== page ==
Dr. Monica Pop Silaghi, monica.pop at econ.ubbcluj.ro - principal investigator

Drd. Diana Alexa - until September 2012

Dr. Cristina Jude

Dr. Simuna Mutu - starting from November 2012

Dr. Cristian Marius Litan

Project objectives. Literature review

From our survey, it becomes clear that more of the actual researches are based on the methodological and theoretical elements which the endogenous growth theoreticians brought by the eighties, respectively nineties. The empirical literature follows the developing of some existing approaches in the growth theory, the originality being consisted of the modern instruments applied to test the economic hypotheses.

The world experience show that the catching-up process impose high rates of economies and investments, the continuous improvement of the competitiveness, the high percentage of research-development and the total factors productivity, in other words the technical progress rate, which was named by Solow a residual factor. In what extent succeed Romania to accomplish these factors which permit convergence - even if not at the level of projections and actual expectations – represents our task in this project. In this sense, we mention the contribution of the Romanian author Daniel Dăianu, „Cât de posibilă este convergenţa economică”, Oeconomica, 2003, who analyzes the dynamic macroeconomic properties of Central and East Europe, relevant for catching up western societies.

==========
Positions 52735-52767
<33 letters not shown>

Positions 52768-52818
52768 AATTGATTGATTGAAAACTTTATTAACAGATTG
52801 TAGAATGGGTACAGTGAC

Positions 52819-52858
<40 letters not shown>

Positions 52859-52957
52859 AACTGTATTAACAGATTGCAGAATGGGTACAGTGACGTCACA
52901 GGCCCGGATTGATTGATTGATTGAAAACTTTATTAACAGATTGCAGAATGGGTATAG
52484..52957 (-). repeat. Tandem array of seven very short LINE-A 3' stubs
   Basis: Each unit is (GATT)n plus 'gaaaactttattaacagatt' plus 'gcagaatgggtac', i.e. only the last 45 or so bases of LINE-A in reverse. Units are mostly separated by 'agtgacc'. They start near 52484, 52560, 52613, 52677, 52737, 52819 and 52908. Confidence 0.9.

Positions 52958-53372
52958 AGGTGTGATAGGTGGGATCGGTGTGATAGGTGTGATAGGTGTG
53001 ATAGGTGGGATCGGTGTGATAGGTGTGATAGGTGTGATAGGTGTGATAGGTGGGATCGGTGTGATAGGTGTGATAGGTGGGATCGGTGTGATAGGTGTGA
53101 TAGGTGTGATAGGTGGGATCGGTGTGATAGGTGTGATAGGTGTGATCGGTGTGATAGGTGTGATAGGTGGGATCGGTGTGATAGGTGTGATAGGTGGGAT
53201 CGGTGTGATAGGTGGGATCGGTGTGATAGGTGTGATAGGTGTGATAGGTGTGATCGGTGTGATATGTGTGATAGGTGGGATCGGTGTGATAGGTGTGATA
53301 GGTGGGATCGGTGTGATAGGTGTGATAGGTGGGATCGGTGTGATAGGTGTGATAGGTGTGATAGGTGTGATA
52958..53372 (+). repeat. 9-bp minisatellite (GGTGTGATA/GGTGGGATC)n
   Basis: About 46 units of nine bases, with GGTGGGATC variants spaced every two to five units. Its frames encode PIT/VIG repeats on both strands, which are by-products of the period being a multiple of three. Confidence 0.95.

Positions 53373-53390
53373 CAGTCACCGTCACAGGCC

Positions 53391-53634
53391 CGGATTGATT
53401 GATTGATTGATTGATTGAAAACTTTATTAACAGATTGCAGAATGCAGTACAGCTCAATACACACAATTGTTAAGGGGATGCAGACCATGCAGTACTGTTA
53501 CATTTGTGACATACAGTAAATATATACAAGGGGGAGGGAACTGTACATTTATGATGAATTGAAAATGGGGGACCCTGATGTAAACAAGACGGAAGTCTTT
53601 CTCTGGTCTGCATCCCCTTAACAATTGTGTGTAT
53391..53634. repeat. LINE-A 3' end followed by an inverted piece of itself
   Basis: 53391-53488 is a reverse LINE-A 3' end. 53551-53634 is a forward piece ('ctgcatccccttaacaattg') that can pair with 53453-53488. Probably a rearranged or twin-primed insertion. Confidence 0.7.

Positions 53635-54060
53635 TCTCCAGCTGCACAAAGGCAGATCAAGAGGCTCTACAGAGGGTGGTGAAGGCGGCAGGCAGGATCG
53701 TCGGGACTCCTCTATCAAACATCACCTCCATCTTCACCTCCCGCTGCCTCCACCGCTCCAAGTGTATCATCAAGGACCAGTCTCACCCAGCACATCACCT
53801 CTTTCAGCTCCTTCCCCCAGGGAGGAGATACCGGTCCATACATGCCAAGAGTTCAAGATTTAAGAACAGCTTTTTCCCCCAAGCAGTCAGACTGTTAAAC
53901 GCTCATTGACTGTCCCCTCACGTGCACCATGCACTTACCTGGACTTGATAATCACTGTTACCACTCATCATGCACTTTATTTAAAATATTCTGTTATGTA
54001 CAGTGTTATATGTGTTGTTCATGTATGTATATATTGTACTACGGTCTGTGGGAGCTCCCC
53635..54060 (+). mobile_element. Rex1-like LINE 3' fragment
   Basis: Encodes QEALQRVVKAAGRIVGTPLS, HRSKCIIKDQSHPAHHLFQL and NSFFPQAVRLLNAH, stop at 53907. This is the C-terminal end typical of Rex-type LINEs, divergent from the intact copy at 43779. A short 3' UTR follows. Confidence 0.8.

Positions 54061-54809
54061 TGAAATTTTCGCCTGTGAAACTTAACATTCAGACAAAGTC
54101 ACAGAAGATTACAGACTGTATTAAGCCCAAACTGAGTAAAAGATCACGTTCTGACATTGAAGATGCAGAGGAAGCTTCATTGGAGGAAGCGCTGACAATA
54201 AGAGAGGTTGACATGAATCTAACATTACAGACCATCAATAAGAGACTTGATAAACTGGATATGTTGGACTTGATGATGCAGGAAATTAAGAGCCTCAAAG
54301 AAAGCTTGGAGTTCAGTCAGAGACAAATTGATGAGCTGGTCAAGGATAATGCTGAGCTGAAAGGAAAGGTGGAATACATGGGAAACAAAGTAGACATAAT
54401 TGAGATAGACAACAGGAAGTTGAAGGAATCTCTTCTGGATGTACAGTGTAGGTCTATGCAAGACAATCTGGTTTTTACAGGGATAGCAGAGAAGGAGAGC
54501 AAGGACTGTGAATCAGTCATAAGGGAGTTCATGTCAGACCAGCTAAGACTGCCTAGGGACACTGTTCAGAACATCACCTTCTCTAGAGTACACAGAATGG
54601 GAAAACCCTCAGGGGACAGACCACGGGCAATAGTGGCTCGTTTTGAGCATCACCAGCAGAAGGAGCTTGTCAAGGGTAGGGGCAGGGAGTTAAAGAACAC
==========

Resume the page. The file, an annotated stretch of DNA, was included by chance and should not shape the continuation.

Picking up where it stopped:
The present project is meant to analyze the impact of the determinants of economic growth using the times series econometrics for Romania and for a sample of emergent countries i.e. Bulgaria, Czech, Hungary, Slovenia, Lithuania, Slovak, Latvia, Poland, Estonia.

The fundamental research character is being given by the theoretical and empirical conceptual examination of the growth’s factors impact on the long term growth rate of GDP; we mean the analysis of an endogenous growth model in the case of Romania and its neighbors. The accomplishment of our purposes assumes a research work focused over the development of some important concepts from the economic growth theory, work that we intend to cover at the highest possible level.